Crypto as a Public Good: Privacy

Crypto as a Public Good: Privacy

Nick Bolduc
on Sep 14, 2021
That the individual shall have full protection in person and in property is a principle as old as the common law; but it has been found necessary from time to time to define anew the exact nature and extent of such protection.

— Samuel Warren and Louis D. Brandeis (1890), "The Right To Privacy", Harvard Law Review

As society evolves, so too do the needs which comprise the public good. Thousands of years ago, these needs were often limited to provision for small groups of people, and in modern times, the needs of the people may have nothing in common with those of such ancestors.

The evolution of technology in particular often prompts discussions of privacy, as with new roads for information to travel, and new mechanisms by which it may be gained, also come new ways for personal information to be collected and revealed.

In recent history, the evolution of technology has outpaced society's understanding of the need for privacy: in 1890, about the time when the first commercially available handheld cameras were sold and the first treatise on privacy in the United States was authored, of primary concern were the collection and dissemination of pictures of people. Now, people carelessly disseminate pictures of themselves on platforms like Facebook and Instagram (not that there's anything wrong with sharing pictures).

But along with the now-innocuous sharing of pictures comes a more covert movement of personal data. Big tech platforms want more than just your face, they want your place of work, your location, your age, your personal contact information, your interests and hobbies; in short, they want to know pretty much everything about you. And that information, while not all publicly shared, represents a much larger ingress into personal privacy than the rise of handheld photography. (Plus the images are typically surrendered to the platform for advertising purposes or whatever else they want.[1])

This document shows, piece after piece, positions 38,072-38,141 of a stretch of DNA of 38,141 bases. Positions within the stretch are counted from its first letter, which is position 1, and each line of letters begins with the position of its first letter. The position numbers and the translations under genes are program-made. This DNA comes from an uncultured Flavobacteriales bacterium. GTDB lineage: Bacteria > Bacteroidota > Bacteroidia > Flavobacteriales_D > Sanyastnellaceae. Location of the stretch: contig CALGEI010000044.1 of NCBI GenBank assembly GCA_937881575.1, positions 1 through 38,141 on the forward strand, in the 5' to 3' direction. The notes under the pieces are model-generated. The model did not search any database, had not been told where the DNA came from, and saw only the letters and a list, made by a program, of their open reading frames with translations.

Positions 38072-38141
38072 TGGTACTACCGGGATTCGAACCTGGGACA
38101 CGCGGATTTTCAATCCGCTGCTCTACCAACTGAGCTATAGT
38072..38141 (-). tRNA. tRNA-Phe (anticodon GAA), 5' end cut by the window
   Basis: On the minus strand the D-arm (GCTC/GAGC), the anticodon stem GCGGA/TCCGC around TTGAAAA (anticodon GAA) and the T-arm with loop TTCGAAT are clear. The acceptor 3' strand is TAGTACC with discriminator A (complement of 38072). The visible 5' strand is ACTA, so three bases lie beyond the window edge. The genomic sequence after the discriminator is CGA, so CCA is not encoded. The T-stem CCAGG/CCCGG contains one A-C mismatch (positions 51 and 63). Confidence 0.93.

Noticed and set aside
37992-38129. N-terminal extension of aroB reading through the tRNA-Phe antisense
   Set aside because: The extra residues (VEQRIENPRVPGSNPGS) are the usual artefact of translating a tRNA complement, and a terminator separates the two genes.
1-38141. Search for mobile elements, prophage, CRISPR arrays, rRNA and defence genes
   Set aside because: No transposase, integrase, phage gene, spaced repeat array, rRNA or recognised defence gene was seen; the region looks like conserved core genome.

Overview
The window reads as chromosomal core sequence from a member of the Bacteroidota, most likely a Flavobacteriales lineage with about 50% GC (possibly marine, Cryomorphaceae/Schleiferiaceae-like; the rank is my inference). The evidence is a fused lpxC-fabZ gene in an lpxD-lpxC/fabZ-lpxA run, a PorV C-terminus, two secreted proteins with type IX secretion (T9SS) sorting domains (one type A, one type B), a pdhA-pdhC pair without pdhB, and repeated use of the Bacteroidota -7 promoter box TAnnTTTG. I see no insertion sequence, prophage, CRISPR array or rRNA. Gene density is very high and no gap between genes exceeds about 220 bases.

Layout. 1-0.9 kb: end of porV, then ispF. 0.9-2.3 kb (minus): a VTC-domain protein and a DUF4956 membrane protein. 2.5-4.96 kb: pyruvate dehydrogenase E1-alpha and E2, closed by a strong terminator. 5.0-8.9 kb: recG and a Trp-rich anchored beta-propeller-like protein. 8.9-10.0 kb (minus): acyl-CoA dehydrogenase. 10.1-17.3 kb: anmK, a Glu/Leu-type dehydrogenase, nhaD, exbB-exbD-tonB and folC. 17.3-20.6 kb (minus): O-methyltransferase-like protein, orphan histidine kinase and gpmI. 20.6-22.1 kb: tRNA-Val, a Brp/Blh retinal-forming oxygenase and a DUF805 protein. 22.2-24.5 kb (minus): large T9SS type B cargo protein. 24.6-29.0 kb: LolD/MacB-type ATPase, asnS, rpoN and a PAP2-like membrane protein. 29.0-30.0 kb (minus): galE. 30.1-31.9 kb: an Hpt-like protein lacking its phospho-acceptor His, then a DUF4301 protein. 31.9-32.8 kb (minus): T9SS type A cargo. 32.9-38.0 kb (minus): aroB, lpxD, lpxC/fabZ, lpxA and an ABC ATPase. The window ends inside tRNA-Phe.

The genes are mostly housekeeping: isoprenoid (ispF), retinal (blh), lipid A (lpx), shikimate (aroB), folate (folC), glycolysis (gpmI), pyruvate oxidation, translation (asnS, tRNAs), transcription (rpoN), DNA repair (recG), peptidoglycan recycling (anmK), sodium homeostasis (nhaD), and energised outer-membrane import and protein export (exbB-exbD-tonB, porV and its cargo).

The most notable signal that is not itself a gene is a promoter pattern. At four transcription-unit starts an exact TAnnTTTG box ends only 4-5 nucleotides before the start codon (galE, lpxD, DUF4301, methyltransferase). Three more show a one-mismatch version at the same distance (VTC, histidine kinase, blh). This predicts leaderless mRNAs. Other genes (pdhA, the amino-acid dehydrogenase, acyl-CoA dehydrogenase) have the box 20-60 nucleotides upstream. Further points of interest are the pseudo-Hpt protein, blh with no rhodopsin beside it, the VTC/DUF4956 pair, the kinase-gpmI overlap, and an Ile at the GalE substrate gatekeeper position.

These data harvesting companies have erected an empire of collection and analysis, sales and targeted advertising, in a relatively short amount of time. People are still catching up, and most are still unfamiliar with how their data is used and how much.

Technological advancement has outpaced the evolution of privacy, but arguably this has been the case for some time. It is in no way limited to the data collection that Web2 big tech companies engage in:

From 1952 to 1973, 28 million letters addressed to the Soviet Union and China were "examined" by the CIA and 215,000 were opened. A database of metadata on 1.9 trillion phone calls and text messages collected from US phone carriers was only made public in 2006. The UK Government Communication Headquarters and the US NSA collect more than 800,000 financial transactions, 200,000,000 text messages, extrapolated information about 1,600,000 border crossings, and more every single day in a database called DISHFIRE–which, incidentally, allows the UK government to access information that their own laws would prohibit, because it is collected by the NSA and thus "foreign intelligence". According to Edward Snowden, while at the NSA he could "wiretap anyone, from you or your accountant, to a federal judge or even the president, if I had a personal email".

The growth of cryptography (and the historical and continued efforts at subverting it, by authoritarian governments) suggests the importance of privacy for both individualism and dissent. It is for these reasons that privacy is crucial for any evolving society–a society that ceases to dissent will cease to evolve.

We have explored the importance of privacy and dissent, as well as the ways in which privacy is both a personal good and a collective good here, refuting the common authoritarian argument that privacy must be sacrificed for the sake of security.

Whether for security or for profit, such sacrifices of privacy have to stop.

The time has come to "define anew the exact nature and extent of such protection," as Warren and Brandeis put it some ~130 years ago.

What does this mean? It means with the advent of crypto social, we have a perfect opportunity to decide what the standards of privacy will be for the social networks of the future. And because Web3 social networks will be governed by code, instead of corporations, there will not be any avenues to exploit user privacy for profit.

Because crypto social will allow users to selectively reveal themselves, instead of being completely and permanently doxed, people will be able to use the internet, social networks, and DeFi with the same level of comfort and privacy that they have at home (well, as long as your home isn't too "smart").

For us to evolve, privacy must also evolve.[2] Crypto social represents a significant step in the evolution of privacy, setting new standards which someday may be deemed too old-fashioned by the next generation of technological pioneers. But for now, crypto social offers a way to take back your privacy from the hands of Web2, and keep it, yourself, for Web3.

[1] Of course typically this manifests as a "non-exclusive, transferable, sub-licensable, royalty-free, and worldwide license to host, use, distribute, modify, run, copy, publicly perform or display, translate, and create derivative works of your content" (example from Facebook Terms of Service)

[2] Return to monke is–of course–also an option, but only because anarchoprimitivism doesn't abide large tech companies, authoritarian governments, or other forces of mass privacy violation.

Nick Bolduc
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